What is monkeypox? Information from the Victorian Department of Health

Key messages

  • Monkeypox is a rare disease that is caused by infection with the monkeypox virus.
  • There have been several cases of monkeypox reported internationally and local transmission has occurred among these cases.
  • The spread of monkeypox typically requires prolonged face-to-face contact. It may spread from person-to-person through skin-to skin contact, contact with infected surfaces or items, and respiratory transmission.
  • There is currently one case of monkeypox identified in Victoria, a man in his 30s who recently returned from the United Kingdom and is isolating away from the community.
  • The case was infectious while travelling on the following flights: 
    • flight EY10 which departed London on 14 May and landed in Abu Dhabi at 0615 
    • flight EY462 which departed Abu Dhabi on 15 May and landed in Melbourne at 0545 on 16 May.
  • As a precaution, anyone who travelled on these flights is being urged to monitor for symptoms. Anyone developing symptoms should seek medical care, wearing a mask and calling ahead to make sure they can be isolated away from others.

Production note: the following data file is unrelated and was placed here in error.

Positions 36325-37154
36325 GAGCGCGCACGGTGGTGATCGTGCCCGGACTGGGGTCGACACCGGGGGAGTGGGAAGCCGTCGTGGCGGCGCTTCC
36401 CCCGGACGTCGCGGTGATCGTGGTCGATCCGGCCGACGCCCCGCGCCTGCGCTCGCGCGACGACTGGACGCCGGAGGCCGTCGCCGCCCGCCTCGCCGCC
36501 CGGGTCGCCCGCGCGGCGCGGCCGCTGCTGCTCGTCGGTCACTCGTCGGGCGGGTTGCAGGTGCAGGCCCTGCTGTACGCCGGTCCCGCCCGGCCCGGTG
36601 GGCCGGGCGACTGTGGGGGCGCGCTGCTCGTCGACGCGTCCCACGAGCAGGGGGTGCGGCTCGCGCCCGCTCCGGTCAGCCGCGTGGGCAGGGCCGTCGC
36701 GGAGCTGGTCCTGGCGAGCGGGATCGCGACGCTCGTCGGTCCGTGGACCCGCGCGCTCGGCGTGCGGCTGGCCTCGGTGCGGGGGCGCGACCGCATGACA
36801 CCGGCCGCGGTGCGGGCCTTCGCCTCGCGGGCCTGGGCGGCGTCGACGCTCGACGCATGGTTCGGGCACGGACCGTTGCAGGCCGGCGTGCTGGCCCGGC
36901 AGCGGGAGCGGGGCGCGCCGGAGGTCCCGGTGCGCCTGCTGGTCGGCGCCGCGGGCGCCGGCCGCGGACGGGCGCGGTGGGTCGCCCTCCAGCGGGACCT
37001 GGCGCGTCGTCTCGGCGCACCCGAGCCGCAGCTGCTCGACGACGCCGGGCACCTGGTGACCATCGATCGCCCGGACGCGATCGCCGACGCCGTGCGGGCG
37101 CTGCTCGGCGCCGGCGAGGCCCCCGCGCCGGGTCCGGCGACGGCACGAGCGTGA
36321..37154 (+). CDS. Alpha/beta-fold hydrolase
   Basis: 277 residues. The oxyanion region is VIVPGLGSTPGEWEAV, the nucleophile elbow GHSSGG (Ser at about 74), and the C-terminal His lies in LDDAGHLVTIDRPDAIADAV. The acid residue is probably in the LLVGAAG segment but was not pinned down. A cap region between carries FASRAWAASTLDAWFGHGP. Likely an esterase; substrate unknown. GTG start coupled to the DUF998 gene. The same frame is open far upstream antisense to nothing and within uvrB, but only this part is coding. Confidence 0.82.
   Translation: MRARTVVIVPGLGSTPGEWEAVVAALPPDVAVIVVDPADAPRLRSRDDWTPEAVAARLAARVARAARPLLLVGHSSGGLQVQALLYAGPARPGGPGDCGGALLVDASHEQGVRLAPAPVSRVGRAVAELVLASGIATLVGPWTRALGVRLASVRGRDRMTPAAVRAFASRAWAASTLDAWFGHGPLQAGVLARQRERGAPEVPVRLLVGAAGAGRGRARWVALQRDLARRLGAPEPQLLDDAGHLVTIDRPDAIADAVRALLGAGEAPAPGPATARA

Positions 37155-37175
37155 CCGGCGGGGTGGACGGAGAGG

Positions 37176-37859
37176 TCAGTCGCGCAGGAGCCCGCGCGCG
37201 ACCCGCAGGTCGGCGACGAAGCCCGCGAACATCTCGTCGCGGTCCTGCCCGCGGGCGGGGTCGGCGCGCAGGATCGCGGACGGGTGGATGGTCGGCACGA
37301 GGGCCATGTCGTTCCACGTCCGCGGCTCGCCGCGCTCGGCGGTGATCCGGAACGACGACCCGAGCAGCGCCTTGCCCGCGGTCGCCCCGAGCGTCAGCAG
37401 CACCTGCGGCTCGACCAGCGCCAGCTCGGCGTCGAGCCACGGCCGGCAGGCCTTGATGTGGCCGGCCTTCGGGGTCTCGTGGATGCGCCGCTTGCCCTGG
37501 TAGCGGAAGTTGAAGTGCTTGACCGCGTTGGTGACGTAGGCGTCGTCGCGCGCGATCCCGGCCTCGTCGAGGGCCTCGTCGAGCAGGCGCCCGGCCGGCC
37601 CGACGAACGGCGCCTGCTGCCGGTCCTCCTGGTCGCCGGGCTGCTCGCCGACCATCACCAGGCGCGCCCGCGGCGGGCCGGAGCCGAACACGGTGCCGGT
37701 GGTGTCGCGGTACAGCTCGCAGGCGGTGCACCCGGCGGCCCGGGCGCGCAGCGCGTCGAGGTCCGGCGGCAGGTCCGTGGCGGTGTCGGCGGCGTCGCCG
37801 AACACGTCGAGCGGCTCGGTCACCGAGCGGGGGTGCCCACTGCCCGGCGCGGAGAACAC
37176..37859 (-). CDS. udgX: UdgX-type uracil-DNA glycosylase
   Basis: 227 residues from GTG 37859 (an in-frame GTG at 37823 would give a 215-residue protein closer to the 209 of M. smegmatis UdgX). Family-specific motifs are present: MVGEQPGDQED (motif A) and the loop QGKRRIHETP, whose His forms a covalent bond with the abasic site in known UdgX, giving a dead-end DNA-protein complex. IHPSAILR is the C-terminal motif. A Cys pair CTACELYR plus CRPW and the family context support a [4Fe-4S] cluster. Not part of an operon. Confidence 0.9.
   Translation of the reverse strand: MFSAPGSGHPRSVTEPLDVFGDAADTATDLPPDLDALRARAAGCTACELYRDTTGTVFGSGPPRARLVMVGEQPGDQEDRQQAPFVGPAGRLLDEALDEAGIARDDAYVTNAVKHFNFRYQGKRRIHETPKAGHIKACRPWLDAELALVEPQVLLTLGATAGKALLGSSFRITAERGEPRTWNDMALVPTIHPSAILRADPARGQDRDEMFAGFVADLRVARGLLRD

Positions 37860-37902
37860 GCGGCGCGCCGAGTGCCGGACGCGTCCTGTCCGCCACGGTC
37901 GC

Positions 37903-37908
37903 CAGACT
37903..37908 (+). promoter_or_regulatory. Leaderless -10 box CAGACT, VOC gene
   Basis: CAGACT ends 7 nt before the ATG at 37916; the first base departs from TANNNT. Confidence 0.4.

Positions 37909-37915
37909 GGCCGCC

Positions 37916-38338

• Clinicians should consider testing for monkeypox in returned travellers with compatible symptoms.

What is the issue?

Monkeypox is endemic in Central and West Africa. When cases are detected outside Africa they are usually identified in returned travellers who visited endemic areas.

A recent increase in monkeypox cases have been reported in multiple overseas countries. Local person-to-person transmission is suspected to have occurred among international cases via direct intimate contact with other people who are infected with monkeypox.

This disease is usually self-limiting with symptoms resolving within a few weeks. However, severe illness can develop in a small percentage of people confirmed with monkeypox. 

Children unvaccinated against smallpox are at higher risk of severe disease and death.

Who is at risk?

In endemic countries monkeypox is spread via interaction with animals (typically rodents) or consumption of wild game. 

Monkeypox cases seen outside of endemic countries is typically due to international travel. Local community transmission is however suspected to have occurred among the recent international cases. Those who are at increased risk have had direct and often intimate contact with someone with monkeypox.

Symptoms and transmission

The first symptoms of monkeypox are usually fever, chills ,muscle aches, backache, swollen lymph nodes, chills, and exhaustion.

After a few days, the characteristic blistering rash usually appears in the mouth, and on the face and then spreads to other parts of the body. It may also appear on the palms of hands and soles of the feet, inside the mouth, or on the genitalia. The number of lessons varies from a few to several thousands. The rash changes and goes through different stages, like chickenpox, before finally becoming a scab that falls off.

The symptoms usually resolve by themselves within a few weeks.